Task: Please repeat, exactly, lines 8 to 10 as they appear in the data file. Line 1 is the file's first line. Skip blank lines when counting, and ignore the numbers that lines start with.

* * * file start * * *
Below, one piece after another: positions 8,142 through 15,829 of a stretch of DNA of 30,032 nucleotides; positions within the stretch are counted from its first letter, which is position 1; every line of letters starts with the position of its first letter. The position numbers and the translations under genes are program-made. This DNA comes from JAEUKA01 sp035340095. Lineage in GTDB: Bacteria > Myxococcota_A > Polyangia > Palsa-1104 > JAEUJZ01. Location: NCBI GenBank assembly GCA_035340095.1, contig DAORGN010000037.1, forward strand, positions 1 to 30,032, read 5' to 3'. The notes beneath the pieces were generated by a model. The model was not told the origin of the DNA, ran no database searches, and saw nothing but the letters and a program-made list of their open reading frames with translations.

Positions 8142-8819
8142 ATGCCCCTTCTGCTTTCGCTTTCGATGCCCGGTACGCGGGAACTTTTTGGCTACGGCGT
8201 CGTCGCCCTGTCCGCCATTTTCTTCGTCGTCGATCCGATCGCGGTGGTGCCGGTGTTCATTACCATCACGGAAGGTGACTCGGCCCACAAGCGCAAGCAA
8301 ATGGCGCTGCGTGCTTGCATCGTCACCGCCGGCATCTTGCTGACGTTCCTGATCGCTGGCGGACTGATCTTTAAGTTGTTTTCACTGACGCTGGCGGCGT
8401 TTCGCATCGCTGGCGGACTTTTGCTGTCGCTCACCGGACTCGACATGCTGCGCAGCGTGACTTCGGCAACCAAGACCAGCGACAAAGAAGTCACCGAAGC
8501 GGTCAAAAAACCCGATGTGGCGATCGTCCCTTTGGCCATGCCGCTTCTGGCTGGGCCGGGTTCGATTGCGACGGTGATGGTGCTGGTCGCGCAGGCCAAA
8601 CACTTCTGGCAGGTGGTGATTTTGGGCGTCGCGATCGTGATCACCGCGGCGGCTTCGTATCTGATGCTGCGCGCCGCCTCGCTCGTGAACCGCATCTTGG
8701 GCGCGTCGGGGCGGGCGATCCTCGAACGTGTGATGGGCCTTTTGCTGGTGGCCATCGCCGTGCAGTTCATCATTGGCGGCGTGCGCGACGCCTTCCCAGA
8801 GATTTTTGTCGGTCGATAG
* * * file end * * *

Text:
8601 CACTTCTGGCAGGTGGTGATTTTGGGCGTCGCGATCGTGATCACCGCGGCGGCTTCGTATCTGATGCTGCGCGCCGCCTCGCTCGTGAACCGCATCTTGG
8701 GCGCGTCGGGGCGGGCGATCCTCGAACGTGTGATGGGCCTTTTGCTGGTGGCCATCGCCGTGCAGTTCATCATTGGCGGCGTGCGCGACGCCTTCCCAGA
8801 GATTTTTGTCGGTCGATAG